Lorre got his start in television with DIC Animation and Marvel, working on shows like Heathcliff and the Catillac Cats and Muppet Babies, and soon segued into sitcoms, writing for Charles in Charge, My Two Dads and Roseanne. He also co-created Dharma & Greg and Grace Under Fire. In his 2012 Archive interview, Lorre reflects on his career and offers some advice to aspiring writers:

Lorre was inducted into the Television Hall of Fame at the March 1st ceremony at the Beverly Hills Hotel, joining performers Vivian Vance and Bill Frawley, executive Michael Eisner, executive producers Mary-Ellis Bunim and Jonathan Murray, host Mario Kreutzberger (aka Don Francisco), and lighting director Bill Klages as the newest inductees. Watch Chuck Lorre’s full three-hour Archive interview here.

2012 Television Academy Hall of Fame

Thursday, March 1st, 2012

Two and a Half Men star and Emmy winner Jon Cryer will host tonight’s 21st Annual Television Hall of Fame Gala at the Beverly Hills Hotel. Performers Vivian Vance and Bill Frawley, executive Michael Eisner, show creator-producer Chuck Lorre, executive producers Mary-Ellis Bunim and Jonathan Murray, host Mario Kreutzberger (aka Don Francisco), and lighting director Bill Klages will become the newest inductees into the Television Academy’s Hall of Fame.

Presenters at tonight’s ceremony include: Gail Berman presenting to Mary-Ellis Bunim & Jonathan Murray, Garry Marshall presenting to Michael Eisner, Sofia Vergara presenting to Mario Kreutzberger, Walter Miller presenting to Bill Klages, Peter Roth presenting to Chuck Lorre, Doris Singleton presenting to Vivian Vance, and Barry & Stan Livingston presenting to William Frawley. Mary-Ellis Bunim, Vivian Vance and William Frawley will be inducted posthumously.

The Archive of American Television has conducted interviews with several of the new honorees, and with many of their colleagues. Below enjoy selections from Archive interviews with or touting this year’s Hall of Fame inductees:

Congratulations to all of the honorees!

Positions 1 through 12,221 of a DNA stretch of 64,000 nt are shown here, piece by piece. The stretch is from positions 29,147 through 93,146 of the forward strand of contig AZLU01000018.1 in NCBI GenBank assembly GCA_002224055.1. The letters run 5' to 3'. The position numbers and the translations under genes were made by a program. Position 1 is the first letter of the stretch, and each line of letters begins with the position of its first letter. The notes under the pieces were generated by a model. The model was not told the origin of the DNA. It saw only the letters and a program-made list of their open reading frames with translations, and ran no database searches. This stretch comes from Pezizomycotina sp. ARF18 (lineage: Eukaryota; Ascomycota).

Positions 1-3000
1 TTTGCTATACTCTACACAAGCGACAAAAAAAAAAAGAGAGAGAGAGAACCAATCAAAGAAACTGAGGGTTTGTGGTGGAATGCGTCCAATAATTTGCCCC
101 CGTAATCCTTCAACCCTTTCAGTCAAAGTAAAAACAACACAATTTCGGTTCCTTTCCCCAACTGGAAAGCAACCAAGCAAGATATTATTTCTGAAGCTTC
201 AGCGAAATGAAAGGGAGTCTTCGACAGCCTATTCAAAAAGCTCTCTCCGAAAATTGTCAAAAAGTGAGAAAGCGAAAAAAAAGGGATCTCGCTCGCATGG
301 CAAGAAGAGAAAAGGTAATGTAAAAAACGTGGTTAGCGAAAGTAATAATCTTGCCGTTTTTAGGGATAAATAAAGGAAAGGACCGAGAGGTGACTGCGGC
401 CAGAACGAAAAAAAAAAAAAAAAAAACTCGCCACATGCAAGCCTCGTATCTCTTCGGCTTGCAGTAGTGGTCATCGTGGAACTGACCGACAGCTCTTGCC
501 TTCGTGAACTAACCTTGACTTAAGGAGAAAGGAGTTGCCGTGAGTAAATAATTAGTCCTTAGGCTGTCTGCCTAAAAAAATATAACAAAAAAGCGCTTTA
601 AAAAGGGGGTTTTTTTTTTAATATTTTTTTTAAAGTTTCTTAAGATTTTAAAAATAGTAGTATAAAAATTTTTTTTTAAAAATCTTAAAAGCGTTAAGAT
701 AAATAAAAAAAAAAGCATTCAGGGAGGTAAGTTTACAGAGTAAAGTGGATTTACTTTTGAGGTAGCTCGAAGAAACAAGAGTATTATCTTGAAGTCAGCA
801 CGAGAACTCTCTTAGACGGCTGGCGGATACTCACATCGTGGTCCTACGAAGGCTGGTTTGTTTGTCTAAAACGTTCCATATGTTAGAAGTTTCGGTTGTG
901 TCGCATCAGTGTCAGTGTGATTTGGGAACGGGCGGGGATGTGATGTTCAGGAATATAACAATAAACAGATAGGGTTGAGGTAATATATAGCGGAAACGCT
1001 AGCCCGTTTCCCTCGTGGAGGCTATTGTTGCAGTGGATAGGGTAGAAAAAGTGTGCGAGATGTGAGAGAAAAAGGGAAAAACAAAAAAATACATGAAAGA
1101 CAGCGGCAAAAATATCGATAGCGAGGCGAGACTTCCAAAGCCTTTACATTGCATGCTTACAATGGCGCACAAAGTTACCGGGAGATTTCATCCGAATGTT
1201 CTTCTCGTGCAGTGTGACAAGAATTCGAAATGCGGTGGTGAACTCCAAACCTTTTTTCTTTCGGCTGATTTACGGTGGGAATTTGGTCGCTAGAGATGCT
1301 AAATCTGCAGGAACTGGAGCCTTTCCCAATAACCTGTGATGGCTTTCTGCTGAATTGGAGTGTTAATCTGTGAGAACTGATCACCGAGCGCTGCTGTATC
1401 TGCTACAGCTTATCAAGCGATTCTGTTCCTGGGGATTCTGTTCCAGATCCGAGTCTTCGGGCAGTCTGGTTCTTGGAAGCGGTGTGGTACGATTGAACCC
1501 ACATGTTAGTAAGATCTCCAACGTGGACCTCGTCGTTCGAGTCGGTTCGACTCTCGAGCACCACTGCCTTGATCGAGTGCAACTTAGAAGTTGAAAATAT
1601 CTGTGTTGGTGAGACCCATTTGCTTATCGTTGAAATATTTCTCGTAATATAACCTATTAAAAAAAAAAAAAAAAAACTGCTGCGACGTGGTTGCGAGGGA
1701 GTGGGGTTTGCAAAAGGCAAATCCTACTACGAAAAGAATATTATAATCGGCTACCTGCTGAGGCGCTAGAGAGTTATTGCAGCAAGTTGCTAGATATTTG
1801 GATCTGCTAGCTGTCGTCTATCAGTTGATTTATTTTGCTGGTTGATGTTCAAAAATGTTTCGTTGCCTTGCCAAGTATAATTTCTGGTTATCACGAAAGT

More from our Featured Story on the 21st Annual Hall of Fame Inductees.

Remembering Andy Rooney

Saturday, November 5th, 2011

CBS News has announced that legendary journalist Andy Rooney died today, November 5th, at the age of 92. He had recently suffered complications from a “minor surgery” done shortly after he stepped down from 60 Minutes last month.

The Archive of American Television interviewed Andy Rooney in 1999. When we asked him how he’d like to be remembered, he said: “I’d like to be remembered as a good writer, [but] I won’t be, I’ll be remembered as Andy Rooney, the guy who does those little things at the end of 60 Minutes.”

Rooney talks about 60 Minutes and the rest of his long and distinguished career, that began as a print correspondent during World War II in his four-hour Archive of American Television interview. Here are some excerpts from the interview:

On writing and producing the documentary Sinatra

On the documentary Black History: Lost Stolen or Strayed

On Mr. Rooney Goes to Washington

On his start on 60 Minutes

On his 60 Minutes essays “A Few Minutes with Andy Rooney”

On his “Essay on War”

Watch his full interview at http://emmytvlegends.org/interviews/people/andy-rooney

Full Interview description:
Andy Rooney spoke about his 50-year career as a writer and producer for television. Rooney detailed his roots as a journalist writing for The Stars and Stripes during World War II. He talked about his entrance into radio and television as a staff writer for Arthur Godfrey and later on television’s The Morning Show with Will Rogers, Jr. and The Seven Lively Arts. He described his shift to the non-fiction form working on such CBS series as The Twentieth Century and Calendar. It was on the later series that Rooney first worked with newsman Harry Reasoner. He spoke in detail about the many CBS documentary specials the two collaborated on (Rooney as writer, Reasoner as narrator) including: An Essay on Doors (1964), A Bird’s Eye View of America (1964), and The Strange Case of the English Language (1968). Rooney talked about several other documentaries in which he contributed as a producer, writer, or a combination of the two including: Sinatra (1965, re-shown on CBS in 1998) and Black History: Lost, Stolen, or Strayed (1968, Emmy winner). He talked about his long association with 60 Minutes, which began in 1968 when he wrote and appeared in (in silhouette) the recurring segment “Digressions,” a tongue-in-check 30-second “debate” on current events. He talked about his temporary break with CBS when the network refused to air an anti-Vietnam War piece An Essay on War, and the subsequent airing of it on PBS’s The Great American Dream Machine. Rooney described several documentaries he made for ABC and CBS in the 1970s including: A Small Town in Iowa, Mr. Rooney Goes to Washington, and Mr. Rooney Goes to Dinner. Rooney spoke of his work writing and appearing in “A Few Minutes With Andy Rooney,” the literate and often cantankerous essays on everyday life that appear as an end-of-the program tag to 60 Minutes, a spot he occupied since 1978. The interview was conducted by Don Carleton on June 22, 1999.

Uncovering CSI: Creator Anthony E. Zuiker’s Interview is Now Online

Tuesday, September 20th, 2011

The Archive of American Television “interrogated” CSI creator Anthony E. Zuiker in 2010. His full interview is now online.
See some video excerpts, below:

Anthony Zuiker wrote the pilot in two days